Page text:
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    Big spirits inventory and fine wine.

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    I LUV me some Bubbles…Morning, Afternoon or Evening, there is always time for bubbles.

    One of the most common questions I get asked, aside from what George Clooney is like as a husband…

    Is what is the difference between, Prosecco, Sparkling Wine and Champagne…and it short…the answer is…LOTS!

    Let’s break down the Bubbles…



    An Italian sparkling wine, generally a Dry or Extra Dry wine.Usually made from Glera (Prosecco) grapes.

    For Prosecco to be a true Prosecco, the wine must be made with Prosecco grapes, and must be produced in the Veneto region of Italy.

    Much like the French have Champagne…The Italians have true Prosecco.Screen Shot 2013-12-11 at 11.32.12 AM

    Prosecco, like champagne,  is fermented twice, however not in barrels but in  large stainless steel vats. The vats speed up this process, and make the production of Prosecco less time-consuming and much less expensive. This is the Italian method known as Charmat and is best used on young wines such as sparkling, that are meant to be drunk when they are fresh.

    Prosecco is very light in alcohol content, usually around 11% . It is easy drinking and easy on your pocket-book, average is around $14 a bottle…

    This is why for me it is the perfect any occasion bubbly! It is perfect on its own or a great ingredient for some bubble cocktails.





    As per Wikepedia…JT-ENT-Sauvignon-Blanc-High-Res

    Sparkling wine is a wine with significant levels of carbon dioxide in it making it fizzy. The carbon dioxide may result from natural fermentation, either in a bottle, as with the méthode Champenois, in a large tank designed to withstand the pressures involved (as in the Charmat process), or as a result of carbon dioxide injection.

    Quite simply put…All other wines that are bubbly and are not from Champagne France or Veneto Italy, are sparkling wines.

    Sparkling wines can be made in the exact same way as Champagne. Even using all the same grapes and methods. However unless it comes from the Champagne region, it can not be called champagne. So as you can imagine there are some really fantastic Sparkling Wines on the market. The prices of these vary as to the quality and age of the wine.

    JT-ENT-Merlot-High-ResI love to pop a bottle of Jackson Triggs Entourage Gran Reserve Brut...A perfect sparkling wine to start the night off on the right foot. Retails around $3o…They also have a Sparkling Merlot that is FABOOSH!

    For a fun girls night it’s Yellowglen’s PINK sparkling all the way…The bottle is chic and what’s inside is just as lovely. Light pink sparkling wine and at around $12 a bottle you won’t blow your shoe budget!







    Oh J’adore PARIS!! Home of CHAMPAGNE!!


    I had the pleasure of visiting the champagne house of Piper Heidsieck and Charles Heidsieck this summer and never wanted to leave!

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    The primary grapes used in the production of Champagne are Pinot noir, Chardonnay and Pinot Meunier. What makes Champagne…well Champagne is not just about how it’s made or what is used to make it, but WHERE it is made. Champagne is a sparkling wine like many others, but can only be called Champagne if it is made in the Champagne region of France. It can also only be called champagne if it follows rules and laws of making Champagne.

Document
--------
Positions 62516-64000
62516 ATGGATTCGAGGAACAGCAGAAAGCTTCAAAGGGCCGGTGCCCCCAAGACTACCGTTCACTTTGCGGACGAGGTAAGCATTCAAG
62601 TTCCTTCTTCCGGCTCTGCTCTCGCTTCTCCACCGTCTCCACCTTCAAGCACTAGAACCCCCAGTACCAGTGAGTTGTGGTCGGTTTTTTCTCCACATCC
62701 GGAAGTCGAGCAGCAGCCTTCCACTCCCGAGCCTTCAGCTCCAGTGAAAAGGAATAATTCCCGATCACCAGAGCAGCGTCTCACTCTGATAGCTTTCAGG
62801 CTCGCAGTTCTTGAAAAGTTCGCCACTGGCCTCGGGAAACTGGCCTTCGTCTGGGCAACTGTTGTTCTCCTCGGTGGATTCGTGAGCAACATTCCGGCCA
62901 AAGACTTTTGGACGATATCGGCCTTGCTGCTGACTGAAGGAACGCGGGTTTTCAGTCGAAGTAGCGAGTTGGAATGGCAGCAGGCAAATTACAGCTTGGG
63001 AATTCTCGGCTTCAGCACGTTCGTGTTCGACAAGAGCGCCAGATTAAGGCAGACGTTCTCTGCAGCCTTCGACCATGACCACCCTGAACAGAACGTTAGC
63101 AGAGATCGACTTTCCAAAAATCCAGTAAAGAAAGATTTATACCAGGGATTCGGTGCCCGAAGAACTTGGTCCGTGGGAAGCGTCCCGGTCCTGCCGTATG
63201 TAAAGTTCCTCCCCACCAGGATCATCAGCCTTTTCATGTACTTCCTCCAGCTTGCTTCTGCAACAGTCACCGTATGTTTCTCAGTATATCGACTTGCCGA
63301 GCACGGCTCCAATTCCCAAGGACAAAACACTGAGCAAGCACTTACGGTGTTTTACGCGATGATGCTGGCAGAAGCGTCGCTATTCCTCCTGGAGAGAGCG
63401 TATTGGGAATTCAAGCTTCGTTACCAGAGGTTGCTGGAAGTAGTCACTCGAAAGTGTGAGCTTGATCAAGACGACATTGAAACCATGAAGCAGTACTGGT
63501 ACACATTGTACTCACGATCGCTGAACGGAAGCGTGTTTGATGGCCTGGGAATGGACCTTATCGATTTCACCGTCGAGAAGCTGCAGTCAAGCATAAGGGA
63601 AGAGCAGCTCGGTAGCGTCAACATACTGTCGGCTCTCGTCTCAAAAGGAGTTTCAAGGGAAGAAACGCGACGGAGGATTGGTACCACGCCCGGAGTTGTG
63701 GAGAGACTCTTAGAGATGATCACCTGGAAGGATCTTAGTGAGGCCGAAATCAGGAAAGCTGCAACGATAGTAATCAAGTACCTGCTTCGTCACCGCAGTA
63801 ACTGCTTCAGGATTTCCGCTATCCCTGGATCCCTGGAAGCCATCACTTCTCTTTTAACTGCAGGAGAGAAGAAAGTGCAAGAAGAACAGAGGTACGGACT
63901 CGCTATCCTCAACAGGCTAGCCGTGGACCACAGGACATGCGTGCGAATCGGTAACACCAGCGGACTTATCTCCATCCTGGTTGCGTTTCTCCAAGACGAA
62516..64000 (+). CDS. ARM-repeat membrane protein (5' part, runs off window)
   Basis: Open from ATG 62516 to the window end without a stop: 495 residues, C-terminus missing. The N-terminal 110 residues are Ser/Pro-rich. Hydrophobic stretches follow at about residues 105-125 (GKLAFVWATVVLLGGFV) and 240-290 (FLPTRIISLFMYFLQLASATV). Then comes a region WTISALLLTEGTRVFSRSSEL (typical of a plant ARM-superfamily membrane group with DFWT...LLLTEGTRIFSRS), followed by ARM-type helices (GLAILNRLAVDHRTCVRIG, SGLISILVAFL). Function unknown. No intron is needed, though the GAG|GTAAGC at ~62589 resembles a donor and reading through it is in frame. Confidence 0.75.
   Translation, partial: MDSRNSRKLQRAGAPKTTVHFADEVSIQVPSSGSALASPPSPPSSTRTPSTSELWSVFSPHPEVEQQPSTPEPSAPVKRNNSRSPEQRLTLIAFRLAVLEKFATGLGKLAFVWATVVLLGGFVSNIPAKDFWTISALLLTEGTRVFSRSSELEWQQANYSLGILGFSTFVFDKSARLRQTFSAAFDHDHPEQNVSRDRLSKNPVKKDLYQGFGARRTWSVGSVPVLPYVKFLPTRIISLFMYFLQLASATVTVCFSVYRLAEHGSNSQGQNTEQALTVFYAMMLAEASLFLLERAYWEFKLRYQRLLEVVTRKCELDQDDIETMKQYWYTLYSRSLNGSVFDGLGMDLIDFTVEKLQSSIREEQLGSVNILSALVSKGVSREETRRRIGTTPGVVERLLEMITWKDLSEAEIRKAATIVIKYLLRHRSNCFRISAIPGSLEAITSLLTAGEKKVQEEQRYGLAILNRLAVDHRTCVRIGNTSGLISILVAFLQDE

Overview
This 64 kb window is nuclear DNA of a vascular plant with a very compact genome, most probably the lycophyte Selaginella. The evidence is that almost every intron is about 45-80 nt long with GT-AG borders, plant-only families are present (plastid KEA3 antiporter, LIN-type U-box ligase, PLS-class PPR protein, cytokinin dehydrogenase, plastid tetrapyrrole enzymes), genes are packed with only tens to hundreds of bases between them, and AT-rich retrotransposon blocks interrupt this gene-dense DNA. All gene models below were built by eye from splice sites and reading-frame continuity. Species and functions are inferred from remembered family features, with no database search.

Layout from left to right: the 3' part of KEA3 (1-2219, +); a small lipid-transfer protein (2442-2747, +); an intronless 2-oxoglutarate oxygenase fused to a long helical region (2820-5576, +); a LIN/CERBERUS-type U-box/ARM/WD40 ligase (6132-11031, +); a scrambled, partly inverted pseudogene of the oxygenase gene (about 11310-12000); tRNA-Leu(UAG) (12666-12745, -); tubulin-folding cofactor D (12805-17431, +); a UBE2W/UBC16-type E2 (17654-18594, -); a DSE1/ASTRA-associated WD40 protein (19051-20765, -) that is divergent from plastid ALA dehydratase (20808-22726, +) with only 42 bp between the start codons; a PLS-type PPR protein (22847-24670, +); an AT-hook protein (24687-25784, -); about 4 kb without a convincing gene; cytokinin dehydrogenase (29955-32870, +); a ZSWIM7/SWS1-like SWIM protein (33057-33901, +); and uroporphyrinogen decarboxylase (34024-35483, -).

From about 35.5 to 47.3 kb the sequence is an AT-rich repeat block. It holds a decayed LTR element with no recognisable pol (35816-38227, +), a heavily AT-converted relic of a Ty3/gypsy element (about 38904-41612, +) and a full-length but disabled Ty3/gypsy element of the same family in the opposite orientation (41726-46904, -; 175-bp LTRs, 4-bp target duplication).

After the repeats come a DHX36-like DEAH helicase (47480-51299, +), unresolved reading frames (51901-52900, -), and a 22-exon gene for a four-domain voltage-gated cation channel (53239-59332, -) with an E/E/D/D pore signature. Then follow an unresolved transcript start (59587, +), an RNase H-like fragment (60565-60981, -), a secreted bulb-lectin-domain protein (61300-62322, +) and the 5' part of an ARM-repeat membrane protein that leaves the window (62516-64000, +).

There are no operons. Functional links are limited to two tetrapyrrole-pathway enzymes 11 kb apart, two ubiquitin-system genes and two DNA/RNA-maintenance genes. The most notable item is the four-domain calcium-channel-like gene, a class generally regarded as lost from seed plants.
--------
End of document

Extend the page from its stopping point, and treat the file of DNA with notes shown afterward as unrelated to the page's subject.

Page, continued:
While visiting the AMAZING cellars of the Champagne house of Charles Heidsieck, our fabulous host chose a bottle of 1980 vintage for us to enjoy with lunch…Imagine an over 30-year-old bottle of Champagne for lunch…and it was only a Tuesday!!

    One of the many things I learned about Champagne on my trip was, that like a well aged wine. When you open Champagne it too needs to breathe a little and wake up those bubbles…So you need to decant it…I have never heard of decanting Champagne, but it is now my new favorite thing to do!

    You can imagine how nervous I was when they asked me to decant the vintage 1980 bottle!! I have never done this before and my first try was with a bottle worth thousands of dollars…NO PREASSURE!! It was something I will never forget!


    VOILA!! and with just a drop spilt!

    Here is the amazing Decanter I was using fro Riedel … 

    The one thing I was truly left with after all this …Was that life is Far too Short..And we all need to DRINK BUBBLES more often!



    This is one of the few times I will ever say…Smaller is better..In anything sparkling and drinkable…The smaller the bubbles the better the product…In other spakly things I believe bigger is better…

    Sparkling/Champagne 101-

    Extra Brut – is “extra” dry- less than 1.5% sugar

    Brut – dry (most popular style and very food-friendly) 1.2-2% sugar

    Extra dry – middle of the road dry, not as dry as Brut (great as an aperitif) 1.7-3.5% sugar

    Demi-sec – pretty sweet (pair with fruit and dessert)3.3- 5% sugar

    Doux: very sweet, over 5% sugar (dessert champagne) over 5% sugar




2 Responses to Bubbles 101…

  • Deborah / Mom2Michael wrote on December 15, 2013 at 10:59 //

    Great primer! I knew champagne had to be from Champagne, but did not realise it wasn’t its own grape. Very interesting. And decanting?? Who knew! I have a Prosecco and two bottles of Chateau des Charmes Brut here. Should I decant the Brut for Christmas Eve?

  • fredamans wrote on December 15, 2013 at 5:59 //

    I fancy Moscato. It’s my regular go-to drink. 🙂